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  1. #11
    Original Mike's Avatar
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    I understand and the concept of spatial reolution (how sharp an image is) and that the maximum magnification you can use is limited by diffraction and atmospheric turbulence. What I was surprised at (having no observing experience myself,) was how small the absolute size of the planets are at those magnifications. I expected small. I didn't expect quite that small.

    I need to start getting some experience at the eyepiece.
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  2. #12
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    Another thing to watch out for is brightness.

    Since there's a limit of (typically) 220x maximum magnification (or less, if the seeing is bad), this can (depending on the aperture of the scope) leave a planet too bright and dazzling. If that's the case, you can either use a moon filter or something similar (some people like a Neodymium or SkyWatcher LPF), or (more versatile) a variable polariser. If you want to cut down the brightness with zero expenditure, you can - as an alternative - make an aperture mask out of card too.
    Last edited by great-bear; 07-27-2010 at 03:07 PM.

  3. #13
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    Small is in the eye of the beholder. When something is 5 times further from the sun or 9 times further from the sun than the Earth----------- it's a LONG way away!
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  4. #14
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    Yes, what Joe said.

    Plus, when you are staring into the eyepiece it doesn't seem that small.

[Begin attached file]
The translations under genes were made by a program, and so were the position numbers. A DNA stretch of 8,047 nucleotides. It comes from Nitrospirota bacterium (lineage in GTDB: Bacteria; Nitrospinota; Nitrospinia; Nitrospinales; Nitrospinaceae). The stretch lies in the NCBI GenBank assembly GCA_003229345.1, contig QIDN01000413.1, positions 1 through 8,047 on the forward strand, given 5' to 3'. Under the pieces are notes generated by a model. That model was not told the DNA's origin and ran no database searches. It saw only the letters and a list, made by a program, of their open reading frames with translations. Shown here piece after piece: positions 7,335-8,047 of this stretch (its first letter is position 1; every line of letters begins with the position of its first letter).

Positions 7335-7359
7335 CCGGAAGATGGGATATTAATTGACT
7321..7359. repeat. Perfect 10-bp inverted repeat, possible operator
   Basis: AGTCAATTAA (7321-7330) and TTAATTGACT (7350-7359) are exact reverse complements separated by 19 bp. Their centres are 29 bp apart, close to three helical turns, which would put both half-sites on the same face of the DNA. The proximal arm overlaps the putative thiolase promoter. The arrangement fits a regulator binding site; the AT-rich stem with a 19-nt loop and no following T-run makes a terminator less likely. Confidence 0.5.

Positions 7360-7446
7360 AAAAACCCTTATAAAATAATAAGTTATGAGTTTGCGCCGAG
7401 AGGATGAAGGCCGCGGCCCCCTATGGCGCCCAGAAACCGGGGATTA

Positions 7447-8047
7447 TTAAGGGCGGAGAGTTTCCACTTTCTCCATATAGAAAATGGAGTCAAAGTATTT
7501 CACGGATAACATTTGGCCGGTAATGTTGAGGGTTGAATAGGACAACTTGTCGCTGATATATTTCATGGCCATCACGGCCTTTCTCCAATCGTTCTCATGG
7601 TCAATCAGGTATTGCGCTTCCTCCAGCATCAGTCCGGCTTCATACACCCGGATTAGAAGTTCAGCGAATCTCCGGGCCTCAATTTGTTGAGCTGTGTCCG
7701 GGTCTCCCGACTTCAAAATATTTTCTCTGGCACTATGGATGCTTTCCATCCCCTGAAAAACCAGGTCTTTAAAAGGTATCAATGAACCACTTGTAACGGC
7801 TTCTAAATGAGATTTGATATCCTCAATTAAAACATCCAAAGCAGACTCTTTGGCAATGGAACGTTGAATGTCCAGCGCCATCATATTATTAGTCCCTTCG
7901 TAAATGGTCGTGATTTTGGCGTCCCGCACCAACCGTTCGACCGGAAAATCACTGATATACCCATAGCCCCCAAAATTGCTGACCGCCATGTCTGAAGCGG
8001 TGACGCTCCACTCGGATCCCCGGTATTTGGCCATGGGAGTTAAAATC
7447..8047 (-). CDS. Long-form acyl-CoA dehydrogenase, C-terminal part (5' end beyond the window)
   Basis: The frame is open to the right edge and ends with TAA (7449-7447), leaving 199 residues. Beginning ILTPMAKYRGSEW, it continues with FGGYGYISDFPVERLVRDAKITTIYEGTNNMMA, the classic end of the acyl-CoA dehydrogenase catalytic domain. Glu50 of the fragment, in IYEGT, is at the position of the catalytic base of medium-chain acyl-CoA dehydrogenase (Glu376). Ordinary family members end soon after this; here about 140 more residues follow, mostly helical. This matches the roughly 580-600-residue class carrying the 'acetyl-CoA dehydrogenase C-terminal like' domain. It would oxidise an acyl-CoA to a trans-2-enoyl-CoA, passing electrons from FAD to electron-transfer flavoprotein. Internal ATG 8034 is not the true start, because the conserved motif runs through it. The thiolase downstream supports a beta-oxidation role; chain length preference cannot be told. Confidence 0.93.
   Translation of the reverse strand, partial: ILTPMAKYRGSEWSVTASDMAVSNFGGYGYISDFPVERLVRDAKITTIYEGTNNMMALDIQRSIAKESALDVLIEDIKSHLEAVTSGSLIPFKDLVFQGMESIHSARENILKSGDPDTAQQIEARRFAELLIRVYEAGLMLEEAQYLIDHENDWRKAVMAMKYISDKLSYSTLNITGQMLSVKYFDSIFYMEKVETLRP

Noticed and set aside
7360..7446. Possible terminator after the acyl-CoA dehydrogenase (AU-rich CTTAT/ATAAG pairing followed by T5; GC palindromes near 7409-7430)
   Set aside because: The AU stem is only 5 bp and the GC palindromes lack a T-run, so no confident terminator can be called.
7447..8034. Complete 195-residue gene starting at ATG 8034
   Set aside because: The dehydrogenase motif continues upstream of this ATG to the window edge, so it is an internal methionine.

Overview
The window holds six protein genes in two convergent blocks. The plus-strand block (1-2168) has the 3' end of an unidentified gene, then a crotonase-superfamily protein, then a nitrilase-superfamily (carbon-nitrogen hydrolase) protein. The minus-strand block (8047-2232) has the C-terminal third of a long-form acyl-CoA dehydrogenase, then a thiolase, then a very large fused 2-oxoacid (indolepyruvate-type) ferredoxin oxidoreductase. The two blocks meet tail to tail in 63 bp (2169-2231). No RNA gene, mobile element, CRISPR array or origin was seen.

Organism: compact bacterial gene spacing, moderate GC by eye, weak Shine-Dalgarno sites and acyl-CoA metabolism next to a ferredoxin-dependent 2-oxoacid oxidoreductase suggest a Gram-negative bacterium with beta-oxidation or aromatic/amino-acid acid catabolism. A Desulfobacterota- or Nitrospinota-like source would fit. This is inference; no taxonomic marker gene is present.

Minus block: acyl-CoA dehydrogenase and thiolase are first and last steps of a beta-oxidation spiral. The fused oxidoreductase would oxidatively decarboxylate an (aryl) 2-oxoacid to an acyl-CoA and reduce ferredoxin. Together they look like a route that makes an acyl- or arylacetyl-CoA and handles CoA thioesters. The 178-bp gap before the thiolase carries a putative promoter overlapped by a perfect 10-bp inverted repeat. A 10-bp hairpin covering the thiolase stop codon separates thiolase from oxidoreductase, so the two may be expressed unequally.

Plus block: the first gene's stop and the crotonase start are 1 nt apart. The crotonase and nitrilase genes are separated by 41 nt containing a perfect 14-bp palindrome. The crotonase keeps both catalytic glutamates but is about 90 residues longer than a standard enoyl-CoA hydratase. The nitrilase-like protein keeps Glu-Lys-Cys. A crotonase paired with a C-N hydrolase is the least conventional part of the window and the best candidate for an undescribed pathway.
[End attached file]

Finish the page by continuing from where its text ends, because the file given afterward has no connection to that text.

Last night I looked at Jupiter with the Megrez 90 and the Baader Hyperion 3.5 mm EP. It was unusually good viewing and I saw plenty of detail that I had not been able to see before. I clearly saw the white stormy spot in the darker Northern Belt, I clearly saw a tiny dark moon shadow crossing the disk, and I waited and watched long enough to see one of the inner moons occulted by the planet, as the moon disappeared behind the limb. I was able to confirm all the detail using the ETX125 OTA and the Meade 8.8 UWA, which together give almost the same view as the Baader/Megrez combo.

    The size doesn't really matter that much when you are looking at an image that's that close to your eyeball. It was spectacular, and did not seem small to me at all.

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  6. #15
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    Hello,
    I am looking for a megrez 90 or a ETX 125.
    You can tell me your opinion on this telescopes?
    I am visual observer, not photo.I like observing overall,planets,double stars and Messiers objects.
    You have compared this two telescopes?
    thank you very much,
    Paco

  7. #16
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    Is this the same Arlington just south of Findlay,,

    Quote Originally Posted by Don Trinko View Post
    Here is a non scientific opinion: Most of the planets are not very interesting in a typical amateur telescope. Saturn and Jupiter are the best to look at. most of the others will just be a disc of colored light. Sometimes Mars shows the polar ice caps.
    There are limits to the magnification you can use. The size and quality of the telescope is one but freqently the viewing conditions (light polution, atmospheric disturbance) are the limit. In my area (Ohio) 150 to 200 is typical, Sometimes 250x. Don T.

  8. #17
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    I started reading this post and thought, "Hey, that sounds like a question I asked awhile back. Wait a minute...
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  9. #18
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    Quote Originally Posted by Original Mike View Post
    I started reading this post and thought, "Hey, that sounds like a question I asked awhile back. Wait a minute...
    As Yogi Berra once said "it's like deja-vu, all over again"!
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